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PROMIS’s Philippe Cavaroz gives a talk at iCAAD addiction conference in Paris

March 13th, 2018

Philippe Cavaroz presented on behalf of the PROMIS French team at the prestigious iCAAD conference in Paris today. There were speakers representing all aspects of care for people with addiction problems.
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Lets be more careful with the language we use to describe addiction problems

March 1st, 2018

In this last couple of years, I have seen Dr John Kelly speak a few times and I am always impressed with what he has to say. I want to share a few ideas he has brought up and to begin with, I’d like to share his ideas about the language we use to describe addiction problems, both as lay people and professionals.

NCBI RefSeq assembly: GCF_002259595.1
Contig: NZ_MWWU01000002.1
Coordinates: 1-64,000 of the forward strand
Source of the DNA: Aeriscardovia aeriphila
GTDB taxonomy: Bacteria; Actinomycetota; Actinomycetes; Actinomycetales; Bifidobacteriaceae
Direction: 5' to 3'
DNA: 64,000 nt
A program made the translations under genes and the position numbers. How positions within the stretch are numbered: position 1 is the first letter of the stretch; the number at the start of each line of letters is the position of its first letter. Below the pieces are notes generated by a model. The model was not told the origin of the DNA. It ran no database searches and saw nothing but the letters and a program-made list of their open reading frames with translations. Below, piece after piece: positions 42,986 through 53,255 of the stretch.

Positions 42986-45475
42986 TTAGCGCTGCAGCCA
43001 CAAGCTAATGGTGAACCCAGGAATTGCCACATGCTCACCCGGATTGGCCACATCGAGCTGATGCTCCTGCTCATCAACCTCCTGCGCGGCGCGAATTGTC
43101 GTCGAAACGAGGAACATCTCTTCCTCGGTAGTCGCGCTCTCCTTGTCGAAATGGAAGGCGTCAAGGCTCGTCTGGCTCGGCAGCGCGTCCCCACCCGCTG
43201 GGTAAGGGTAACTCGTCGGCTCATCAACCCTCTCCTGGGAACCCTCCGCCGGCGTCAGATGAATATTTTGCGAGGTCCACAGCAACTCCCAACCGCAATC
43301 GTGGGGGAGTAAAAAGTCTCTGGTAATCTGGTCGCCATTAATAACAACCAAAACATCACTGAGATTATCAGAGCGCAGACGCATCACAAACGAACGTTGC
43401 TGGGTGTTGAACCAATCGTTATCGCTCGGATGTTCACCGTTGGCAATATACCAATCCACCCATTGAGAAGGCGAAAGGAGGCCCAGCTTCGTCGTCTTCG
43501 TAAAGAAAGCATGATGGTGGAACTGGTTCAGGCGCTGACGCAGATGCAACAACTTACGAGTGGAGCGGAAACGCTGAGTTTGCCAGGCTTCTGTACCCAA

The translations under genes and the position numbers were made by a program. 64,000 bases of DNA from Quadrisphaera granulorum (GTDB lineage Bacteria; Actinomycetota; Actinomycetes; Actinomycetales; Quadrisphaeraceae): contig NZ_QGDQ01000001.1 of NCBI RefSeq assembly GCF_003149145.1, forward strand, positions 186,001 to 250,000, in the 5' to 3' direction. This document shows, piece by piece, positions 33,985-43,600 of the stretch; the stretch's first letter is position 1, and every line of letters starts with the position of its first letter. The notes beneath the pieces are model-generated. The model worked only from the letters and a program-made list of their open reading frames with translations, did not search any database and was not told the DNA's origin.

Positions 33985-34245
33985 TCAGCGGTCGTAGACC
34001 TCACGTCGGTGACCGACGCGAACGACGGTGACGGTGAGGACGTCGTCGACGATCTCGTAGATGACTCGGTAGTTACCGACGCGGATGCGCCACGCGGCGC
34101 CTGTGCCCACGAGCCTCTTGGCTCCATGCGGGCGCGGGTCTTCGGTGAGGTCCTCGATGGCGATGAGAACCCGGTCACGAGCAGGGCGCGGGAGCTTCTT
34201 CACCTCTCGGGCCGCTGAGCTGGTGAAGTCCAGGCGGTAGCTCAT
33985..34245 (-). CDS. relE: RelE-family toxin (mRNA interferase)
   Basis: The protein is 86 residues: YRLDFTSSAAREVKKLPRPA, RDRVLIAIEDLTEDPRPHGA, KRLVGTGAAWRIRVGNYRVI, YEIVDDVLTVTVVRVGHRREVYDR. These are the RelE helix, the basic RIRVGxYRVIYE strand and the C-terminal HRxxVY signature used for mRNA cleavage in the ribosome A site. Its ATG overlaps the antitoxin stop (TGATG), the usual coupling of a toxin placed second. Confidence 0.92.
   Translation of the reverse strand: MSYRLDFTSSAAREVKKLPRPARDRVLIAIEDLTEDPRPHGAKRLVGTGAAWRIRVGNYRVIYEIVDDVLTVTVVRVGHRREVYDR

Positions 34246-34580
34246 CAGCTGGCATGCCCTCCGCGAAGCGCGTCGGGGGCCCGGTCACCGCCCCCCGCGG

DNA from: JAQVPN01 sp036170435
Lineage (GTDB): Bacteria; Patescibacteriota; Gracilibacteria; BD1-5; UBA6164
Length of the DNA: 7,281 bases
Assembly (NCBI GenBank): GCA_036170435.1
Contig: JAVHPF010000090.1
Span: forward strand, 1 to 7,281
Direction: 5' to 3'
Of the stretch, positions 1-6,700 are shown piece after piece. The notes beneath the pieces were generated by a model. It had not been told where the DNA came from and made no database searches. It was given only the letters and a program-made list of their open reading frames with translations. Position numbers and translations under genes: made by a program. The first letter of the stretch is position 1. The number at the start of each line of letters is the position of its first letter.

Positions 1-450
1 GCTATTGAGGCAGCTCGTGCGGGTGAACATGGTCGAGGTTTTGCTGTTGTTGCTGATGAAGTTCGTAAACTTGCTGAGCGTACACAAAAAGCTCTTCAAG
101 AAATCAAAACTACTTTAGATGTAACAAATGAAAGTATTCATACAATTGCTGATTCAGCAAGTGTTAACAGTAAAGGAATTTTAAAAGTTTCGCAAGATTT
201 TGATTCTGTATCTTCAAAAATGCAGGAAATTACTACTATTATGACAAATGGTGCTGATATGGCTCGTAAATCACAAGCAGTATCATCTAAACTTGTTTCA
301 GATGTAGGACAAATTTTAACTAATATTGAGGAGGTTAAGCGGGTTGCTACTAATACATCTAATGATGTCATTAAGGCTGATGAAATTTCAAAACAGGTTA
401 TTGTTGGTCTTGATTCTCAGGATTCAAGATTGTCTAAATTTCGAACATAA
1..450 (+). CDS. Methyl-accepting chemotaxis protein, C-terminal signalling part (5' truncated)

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Antidepressant effectiveness rated

February 26th, 2018


This week a research study was published in the medical journal “The Lancet” which aimed to evaluate the effectiveness of many different antidepressants. This wasn’t new research per say, but a huge study of lots of published and unpublished papers.
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Interesting perspective on depression

January 12th, 2018



We read an interesting article in the Guardian last weekend in which Johann Hari explains how his understanding of depression has evolved. He makes a good point that depression isn’t simply a biological problem to be treated purely by medication.
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The Fundamental Attribution Error

September 13th, 2017

What can Psychology teach us? 

A series of short articles about useful ideas from psychology.




The Fundamental Attribution Error

This is a psychological phenomenon coined by the Stanford Psychology professor Lee Ross based on a psychology experiment by Psychologists Jones and Harris (1967).
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Therapeutic Collage

September 9th, 2017

Therapeutic Collage